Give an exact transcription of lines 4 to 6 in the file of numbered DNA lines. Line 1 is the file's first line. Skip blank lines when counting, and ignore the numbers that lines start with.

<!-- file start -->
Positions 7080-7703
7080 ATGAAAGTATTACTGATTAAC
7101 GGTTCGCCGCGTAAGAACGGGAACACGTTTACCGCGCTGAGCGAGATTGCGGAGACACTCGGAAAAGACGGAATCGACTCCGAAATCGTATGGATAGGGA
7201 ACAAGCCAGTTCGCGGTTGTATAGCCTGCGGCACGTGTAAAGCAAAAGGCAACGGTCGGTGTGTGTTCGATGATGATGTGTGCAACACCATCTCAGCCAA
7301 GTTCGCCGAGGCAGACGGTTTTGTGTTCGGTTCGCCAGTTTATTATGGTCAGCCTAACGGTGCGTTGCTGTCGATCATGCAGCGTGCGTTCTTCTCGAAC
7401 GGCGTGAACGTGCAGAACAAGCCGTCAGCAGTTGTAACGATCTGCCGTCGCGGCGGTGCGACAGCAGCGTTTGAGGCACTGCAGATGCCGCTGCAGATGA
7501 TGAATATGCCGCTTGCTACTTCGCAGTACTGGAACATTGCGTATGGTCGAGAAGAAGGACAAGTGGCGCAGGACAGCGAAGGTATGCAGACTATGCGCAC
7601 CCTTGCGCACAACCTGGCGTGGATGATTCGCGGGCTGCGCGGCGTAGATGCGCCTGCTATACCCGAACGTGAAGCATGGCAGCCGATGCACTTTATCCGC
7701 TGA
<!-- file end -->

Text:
7201 ACAAGCCAGTTCGCGGTTGTATAGCCTGCGGCACGTGTAAAGCAAAAGGCAACGGTCGGTGTGTGTTCGATGATGATGTGTGCAACACCATCTCAGCCAA
7301 GTTCGCCGAGGCAGACGGTTTTGTGTTCGGTTCGCCAGTTTATTATGGTCAGCCTAACGGTGCGTTGCTGTCGATCATGCAGCGTGCGTTCTTCTCGAAC
7401 GGCGTGAACGTGCAGAACAAGCCGTCAGCAGTTGTAACGATCTGCCGTCGCGGCGGTGCGACAGCAGCGTTTGAGGCACTGCAGATGCCGCTGCAGATGA